I arrived in New York on Sunday evening, joining the Rozalia Project crew, along with another new intern, Zane. We quickly discovered that we have a bit in common, we are both from Michigan, and both go to Eckerd College in Florida. Most importantly, we are both passionate about finding and removing marine debris in any way that we can! The next day, we jumped right into duties as Rozalia Project spent the day at Larchmont Yacht Club. Throughout the day, we educated young sailors on marine debris and its impact on our oceans and waterways. I learned some shocking statistics from Rebecca as she presented- it takes around 450 years for a plastic bottle to break down into tiny microplastic! Kids and adults alike were enthusiastic in taking part in the ROV navigation and were even more excited to pull up some trash. Our most interesting find was a fire extinguisher (Rachael and I accidentally discovered that it still works!). Zane and I were even able to practice driving the ROV on our very first day!
We spent our second day in New York at Beach Point Yacht Club and American Yacht Club. We had 3-year-olds, our youngest participants ever, at Beach Point in the morning. In the afternoon, we showed more students the ROVat American Yacht Club and pulled up a broom! Zane and I experienced our first Trash Race on shore with the kids and it was a whirlwind of trash and fun!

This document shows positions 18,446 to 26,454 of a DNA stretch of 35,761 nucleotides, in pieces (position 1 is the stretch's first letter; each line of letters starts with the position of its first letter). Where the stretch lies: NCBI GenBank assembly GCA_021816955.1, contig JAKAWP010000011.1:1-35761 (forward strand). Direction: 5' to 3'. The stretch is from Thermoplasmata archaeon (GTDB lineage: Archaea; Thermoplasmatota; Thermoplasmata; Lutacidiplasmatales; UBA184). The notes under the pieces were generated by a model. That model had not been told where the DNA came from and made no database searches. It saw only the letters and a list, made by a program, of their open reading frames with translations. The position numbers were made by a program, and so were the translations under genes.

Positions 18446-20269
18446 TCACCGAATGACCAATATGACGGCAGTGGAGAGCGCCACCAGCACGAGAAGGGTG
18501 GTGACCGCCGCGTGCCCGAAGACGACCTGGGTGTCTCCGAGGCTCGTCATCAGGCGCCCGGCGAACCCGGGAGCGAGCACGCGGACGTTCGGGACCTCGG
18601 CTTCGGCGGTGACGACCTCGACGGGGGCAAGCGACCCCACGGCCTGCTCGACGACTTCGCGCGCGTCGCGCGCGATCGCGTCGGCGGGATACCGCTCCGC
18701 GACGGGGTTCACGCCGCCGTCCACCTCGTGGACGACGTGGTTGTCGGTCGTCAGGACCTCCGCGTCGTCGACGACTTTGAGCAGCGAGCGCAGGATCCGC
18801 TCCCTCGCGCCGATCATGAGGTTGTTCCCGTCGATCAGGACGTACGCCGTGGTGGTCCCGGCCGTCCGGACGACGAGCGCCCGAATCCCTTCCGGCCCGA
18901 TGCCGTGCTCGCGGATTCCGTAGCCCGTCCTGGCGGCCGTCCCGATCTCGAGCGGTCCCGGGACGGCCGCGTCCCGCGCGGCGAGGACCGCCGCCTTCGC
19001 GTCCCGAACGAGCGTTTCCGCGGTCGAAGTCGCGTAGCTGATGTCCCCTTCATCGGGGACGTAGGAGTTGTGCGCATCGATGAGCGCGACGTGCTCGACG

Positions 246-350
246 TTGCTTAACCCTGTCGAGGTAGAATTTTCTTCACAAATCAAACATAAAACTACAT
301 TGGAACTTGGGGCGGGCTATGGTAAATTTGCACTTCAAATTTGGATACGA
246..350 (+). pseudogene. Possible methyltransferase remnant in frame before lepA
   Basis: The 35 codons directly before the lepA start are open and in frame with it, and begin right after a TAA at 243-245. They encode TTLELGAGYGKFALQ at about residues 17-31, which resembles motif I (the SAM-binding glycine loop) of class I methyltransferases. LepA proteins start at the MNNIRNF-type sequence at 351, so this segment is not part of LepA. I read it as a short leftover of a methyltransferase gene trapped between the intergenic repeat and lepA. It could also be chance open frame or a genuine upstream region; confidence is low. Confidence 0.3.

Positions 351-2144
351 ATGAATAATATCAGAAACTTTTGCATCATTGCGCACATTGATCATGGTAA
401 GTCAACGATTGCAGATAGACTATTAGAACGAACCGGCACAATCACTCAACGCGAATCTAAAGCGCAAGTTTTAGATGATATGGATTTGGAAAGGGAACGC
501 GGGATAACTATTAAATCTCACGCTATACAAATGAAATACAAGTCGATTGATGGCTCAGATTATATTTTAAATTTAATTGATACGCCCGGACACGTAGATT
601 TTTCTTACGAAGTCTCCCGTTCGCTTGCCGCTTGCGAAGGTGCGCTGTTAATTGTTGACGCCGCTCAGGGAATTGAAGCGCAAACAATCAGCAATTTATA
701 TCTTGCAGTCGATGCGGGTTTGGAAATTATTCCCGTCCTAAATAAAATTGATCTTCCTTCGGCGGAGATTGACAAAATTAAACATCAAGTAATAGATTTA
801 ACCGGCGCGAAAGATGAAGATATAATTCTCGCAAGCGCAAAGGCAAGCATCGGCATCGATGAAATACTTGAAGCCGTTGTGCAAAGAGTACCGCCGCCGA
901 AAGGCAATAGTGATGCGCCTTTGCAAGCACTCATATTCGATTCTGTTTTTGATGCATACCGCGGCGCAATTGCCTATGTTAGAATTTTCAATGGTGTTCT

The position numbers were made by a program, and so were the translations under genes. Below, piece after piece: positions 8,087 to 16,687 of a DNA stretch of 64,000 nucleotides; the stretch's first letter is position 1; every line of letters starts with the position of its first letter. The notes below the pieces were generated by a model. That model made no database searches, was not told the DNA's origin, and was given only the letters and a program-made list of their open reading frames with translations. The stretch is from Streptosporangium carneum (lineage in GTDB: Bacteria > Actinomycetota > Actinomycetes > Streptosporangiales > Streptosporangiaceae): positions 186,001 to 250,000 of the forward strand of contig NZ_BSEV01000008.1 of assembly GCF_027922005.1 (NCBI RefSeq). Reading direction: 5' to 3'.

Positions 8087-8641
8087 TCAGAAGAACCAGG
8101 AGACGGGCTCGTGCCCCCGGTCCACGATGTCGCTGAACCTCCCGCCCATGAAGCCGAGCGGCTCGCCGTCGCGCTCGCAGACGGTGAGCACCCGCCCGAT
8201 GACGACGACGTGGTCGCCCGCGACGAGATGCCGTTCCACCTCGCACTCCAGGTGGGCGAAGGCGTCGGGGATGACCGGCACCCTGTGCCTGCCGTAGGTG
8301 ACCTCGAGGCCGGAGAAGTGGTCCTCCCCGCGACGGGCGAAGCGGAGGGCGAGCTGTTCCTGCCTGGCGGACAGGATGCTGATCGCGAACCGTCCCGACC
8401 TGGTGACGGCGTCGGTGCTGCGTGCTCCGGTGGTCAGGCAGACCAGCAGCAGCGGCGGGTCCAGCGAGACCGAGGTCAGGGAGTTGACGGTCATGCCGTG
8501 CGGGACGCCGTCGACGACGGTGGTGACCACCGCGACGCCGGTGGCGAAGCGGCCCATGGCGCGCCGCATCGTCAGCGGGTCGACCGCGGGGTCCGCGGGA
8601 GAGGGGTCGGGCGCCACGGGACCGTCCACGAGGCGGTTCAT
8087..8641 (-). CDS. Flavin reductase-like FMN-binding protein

The Rozalia Project crew is now in Portland Maine, where we will be educating, ROV-ing and collecting for the next few days. I am psyched to set sail towards Boston later in the week, as I am a beginner at sailing and I'm curious to see what debris may be awaiting us at the bottom of Boston Harbor.
Sarah Kollar, Rozalia Project Intern
Monday, August 13, 2012
Monday, August 6, 2012
Rozalia Project 2012 Summer Trash Tour: Session 1 Recap
What an amazing start to the 2012 Summer Trash Tour! Starting June 3rd, we boarded American Promise: Captain Kyle Vowels, first mate Sloane Suciu, interns Kayla Lubold, Laura Dunphy, and Blais Hickey, Rozalia Project’s director Rachael Miller and me, the Science and Education Coordinator. Over the next few weeks we towed our nueston net off the Isles of Shoals, removed thousands of pieces of trash from beaches on Frenchboro Island and beaches around Kittery, ME and Portsmouth, NH. We also tested out our new low bycatch neuston tow device called a Baleen Basker (bioengineered design based on a basking shark and baleen whale). During the first few weeks of this session we also had some other interns assist us with our marine debris removal, research and education: Andrew Randazzo and Connor Grant. At the end of June, we attended the America’s Cup World Series races in Newport, RI and a new intern joined us: Marina Maze. After the America’s Cup, we got another new intern, Laura Migliaccio and had to say goodbye to some interns who had been with us for the first portion of the summer session. Next we began our education-intensive portion of the summer doing outreach programs in Edgartown, MA, Providence, RI, Newport, RI and finishing up with a week of education in Boston.